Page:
Bungle Bungles

Published: June 15th 2016
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Purnululu National Park home to the Bungle Bungles.
A early start, caravan put in storage and we are ready to tent camp. A 53km drive to the National Park Ranger Information Station.
The road full of sharp limestone rocks, corrugated with a couple of rocky river crossings.
Booked in with the Ranger we travelled to Waladi Camp ground home for 2 nights. Basic drop toilets and bore water taps.
Picking an area to camp we opened our Marquee and camp chairs and ate a very early lunch.

Purnululu National Park covers 239,723ha. The Bungle Bungle Range consists of a spectacular array of banded sandstone domes. These dramatic sculptures are allegedly unrivalled in their scale, grandeur and diversity of form. Not seen anywhere in the world.
Hence in 2003 it was classified a World Heritage Area, based on it's natural beauty and outstanding geological value.
The Aboriginal people continue to have a strong connection with this land, they continue to use the resources that have sustained them for thousands of years, tourists are restricted from entering some areas of the national park.
We commence our adventure at the Southern end of the park. On approach we could not miss the striking banded domes,that the brochures picture.
The orange and grey bands are caused by the presence or absence of cyanobacteria.
A organism that grows on layers of sandstone where moisture accumulates. The black bands indicate the presence of cyanobacteria,
The orange bands are oxidised iron compounds that have dried out too quickly for the cyanobacteria to grow.
These sandstones were deposited 360 million years ago.
The First trail we take is the 2.8km Piccaninny Creek Look out walk. Graded a class 3 walk. The creek, dried out contains grey sandstone in wave like formation.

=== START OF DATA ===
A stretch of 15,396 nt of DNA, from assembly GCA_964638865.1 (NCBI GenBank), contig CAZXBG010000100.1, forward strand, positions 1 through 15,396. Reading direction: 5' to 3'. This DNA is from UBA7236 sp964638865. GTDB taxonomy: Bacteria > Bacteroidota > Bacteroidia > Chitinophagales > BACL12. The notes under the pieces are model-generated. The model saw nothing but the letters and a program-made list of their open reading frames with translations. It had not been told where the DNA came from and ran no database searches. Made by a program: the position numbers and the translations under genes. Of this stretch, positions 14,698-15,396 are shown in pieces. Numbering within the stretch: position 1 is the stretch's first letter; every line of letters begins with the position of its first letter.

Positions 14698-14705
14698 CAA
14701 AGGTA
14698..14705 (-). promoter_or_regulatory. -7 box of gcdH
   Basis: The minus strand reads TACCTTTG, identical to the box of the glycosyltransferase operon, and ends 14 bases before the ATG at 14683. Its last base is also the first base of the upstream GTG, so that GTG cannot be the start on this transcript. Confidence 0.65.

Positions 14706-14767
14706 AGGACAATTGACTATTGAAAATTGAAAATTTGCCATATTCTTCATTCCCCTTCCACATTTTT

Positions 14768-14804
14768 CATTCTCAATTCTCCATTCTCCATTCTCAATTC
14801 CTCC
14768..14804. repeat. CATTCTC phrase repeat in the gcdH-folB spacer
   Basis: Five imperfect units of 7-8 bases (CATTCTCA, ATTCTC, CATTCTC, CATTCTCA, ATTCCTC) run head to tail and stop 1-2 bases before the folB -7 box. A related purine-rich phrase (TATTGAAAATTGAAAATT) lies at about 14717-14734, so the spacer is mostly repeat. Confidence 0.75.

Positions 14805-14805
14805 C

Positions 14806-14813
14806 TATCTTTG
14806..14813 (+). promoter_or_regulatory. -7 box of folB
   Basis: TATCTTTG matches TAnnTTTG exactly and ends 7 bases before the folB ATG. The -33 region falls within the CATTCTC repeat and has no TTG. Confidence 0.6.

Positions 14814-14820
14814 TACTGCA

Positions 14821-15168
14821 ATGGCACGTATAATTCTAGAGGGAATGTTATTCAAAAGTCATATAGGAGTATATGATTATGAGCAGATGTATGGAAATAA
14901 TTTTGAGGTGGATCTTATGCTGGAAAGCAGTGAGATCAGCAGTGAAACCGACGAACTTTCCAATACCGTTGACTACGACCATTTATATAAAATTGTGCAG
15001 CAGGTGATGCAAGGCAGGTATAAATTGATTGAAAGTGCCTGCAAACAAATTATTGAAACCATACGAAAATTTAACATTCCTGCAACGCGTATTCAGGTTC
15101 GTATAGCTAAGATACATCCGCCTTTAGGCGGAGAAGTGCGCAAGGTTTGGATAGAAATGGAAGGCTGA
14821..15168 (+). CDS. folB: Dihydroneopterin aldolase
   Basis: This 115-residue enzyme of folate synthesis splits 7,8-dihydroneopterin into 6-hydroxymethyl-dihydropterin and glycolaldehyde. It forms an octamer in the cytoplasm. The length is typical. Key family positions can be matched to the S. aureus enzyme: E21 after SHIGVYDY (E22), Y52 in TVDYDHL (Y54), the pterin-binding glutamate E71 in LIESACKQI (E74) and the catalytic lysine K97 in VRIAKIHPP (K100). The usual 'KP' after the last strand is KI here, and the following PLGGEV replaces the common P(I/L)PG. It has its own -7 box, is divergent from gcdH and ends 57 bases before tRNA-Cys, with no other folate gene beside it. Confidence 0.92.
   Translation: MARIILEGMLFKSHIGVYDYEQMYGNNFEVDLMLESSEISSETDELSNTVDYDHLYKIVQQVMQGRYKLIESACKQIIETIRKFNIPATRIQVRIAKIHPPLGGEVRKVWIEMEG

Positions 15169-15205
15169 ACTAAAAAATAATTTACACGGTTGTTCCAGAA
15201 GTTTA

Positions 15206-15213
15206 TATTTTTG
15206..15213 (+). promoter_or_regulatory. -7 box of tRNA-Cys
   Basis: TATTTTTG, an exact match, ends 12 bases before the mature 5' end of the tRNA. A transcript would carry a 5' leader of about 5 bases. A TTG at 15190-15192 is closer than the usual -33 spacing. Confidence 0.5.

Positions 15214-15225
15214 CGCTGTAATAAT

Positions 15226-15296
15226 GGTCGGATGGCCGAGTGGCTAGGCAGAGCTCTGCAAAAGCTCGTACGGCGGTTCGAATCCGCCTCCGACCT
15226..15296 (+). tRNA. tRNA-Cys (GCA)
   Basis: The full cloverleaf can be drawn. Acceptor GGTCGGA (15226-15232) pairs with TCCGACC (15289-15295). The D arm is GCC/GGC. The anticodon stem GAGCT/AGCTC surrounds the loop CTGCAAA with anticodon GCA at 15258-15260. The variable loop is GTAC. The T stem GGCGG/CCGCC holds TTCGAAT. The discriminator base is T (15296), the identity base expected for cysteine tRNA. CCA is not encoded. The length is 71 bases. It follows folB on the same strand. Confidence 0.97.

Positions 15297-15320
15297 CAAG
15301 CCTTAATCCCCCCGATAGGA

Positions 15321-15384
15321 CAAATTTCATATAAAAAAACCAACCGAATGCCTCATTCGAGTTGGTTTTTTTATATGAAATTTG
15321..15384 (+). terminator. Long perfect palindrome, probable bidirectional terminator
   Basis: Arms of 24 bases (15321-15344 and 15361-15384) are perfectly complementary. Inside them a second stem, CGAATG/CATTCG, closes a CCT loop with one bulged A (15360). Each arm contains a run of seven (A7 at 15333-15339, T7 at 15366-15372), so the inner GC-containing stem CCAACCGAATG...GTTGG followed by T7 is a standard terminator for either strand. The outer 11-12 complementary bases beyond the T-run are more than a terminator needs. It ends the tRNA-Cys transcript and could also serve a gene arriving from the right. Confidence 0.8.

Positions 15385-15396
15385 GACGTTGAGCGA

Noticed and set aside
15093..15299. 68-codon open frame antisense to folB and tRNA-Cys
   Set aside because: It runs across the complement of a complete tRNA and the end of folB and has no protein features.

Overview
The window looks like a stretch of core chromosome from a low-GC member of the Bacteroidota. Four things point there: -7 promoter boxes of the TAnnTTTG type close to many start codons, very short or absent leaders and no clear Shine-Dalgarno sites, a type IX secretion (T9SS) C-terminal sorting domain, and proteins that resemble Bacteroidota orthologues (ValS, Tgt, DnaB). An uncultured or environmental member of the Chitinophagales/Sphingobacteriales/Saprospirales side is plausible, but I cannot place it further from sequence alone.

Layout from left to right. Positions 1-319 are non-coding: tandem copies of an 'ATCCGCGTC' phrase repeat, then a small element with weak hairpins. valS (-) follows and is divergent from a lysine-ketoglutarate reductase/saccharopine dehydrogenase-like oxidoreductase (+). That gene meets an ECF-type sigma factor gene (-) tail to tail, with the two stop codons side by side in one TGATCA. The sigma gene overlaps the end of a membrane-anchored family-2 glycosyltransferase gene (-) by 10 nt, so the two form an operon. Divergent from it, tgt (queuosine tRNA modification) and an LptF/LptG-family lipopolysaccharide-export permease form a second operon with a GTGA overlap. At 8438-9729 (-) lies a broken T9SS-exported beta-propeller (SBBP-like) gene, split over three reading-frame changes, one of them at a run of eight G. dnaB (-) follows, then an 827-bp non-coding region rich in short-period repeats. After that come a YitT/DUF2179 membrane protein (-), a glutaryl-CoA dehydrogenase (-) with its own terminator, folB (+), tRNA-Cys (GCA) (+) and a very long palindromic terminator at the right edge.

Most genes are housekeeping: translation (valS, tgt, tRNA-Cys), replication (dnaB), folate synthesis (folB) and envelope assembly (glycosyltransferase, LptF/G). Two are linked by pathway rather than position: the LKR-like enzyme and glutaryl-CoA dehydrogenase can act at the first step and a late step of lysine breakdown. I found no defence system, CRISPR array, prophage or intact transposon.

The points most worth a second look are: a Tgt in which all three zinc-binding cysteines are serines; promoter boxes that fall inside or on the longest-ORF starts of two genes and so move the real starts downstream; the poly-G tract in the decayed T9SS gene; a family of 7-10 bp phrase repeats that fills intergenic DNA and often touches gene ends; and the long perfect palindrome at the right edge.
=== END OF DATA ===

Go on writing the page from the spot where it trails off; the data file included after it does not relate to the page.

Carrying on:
There was little shade and the temperature in the mid 30's, we were a little hot and bothered.
We back tracked on the trail to the Cathedral Gorge trail, a 2km class 4 trail. With the etowering cliffs as shade we walked on pebbles, steep slopes and narrow ledges until we came to the magnificent amphitheater. Not even the shallow slummy cane toad infested pond in the middle could take away it's beauty.
The amphitheater exists because of a fracture in the rocks and 2 large pieces of sandstone have fallen from the cliffs above.
In the surrounds of the amptheatre it was 10 degrees cooler so we ate our snacks and stayed a while.
Rested we headed back
Out into the heat again walking the 600 metres extra
Dome walk which wand around the banded domes.
Here Kate almost stepped on a 60cm black headed snake that was very fast moving.
Back to the car we were very grateful for air conditioning.
A rest, drink and we put our backs into setting up our two 4 man tents, swag, therma-rests and sleeping bags.
Dinner (sausages, marinated chicken wings, rice and the last of the salad for a while)
The sun down at 5pm, we were all in bed early.

Additional photos below
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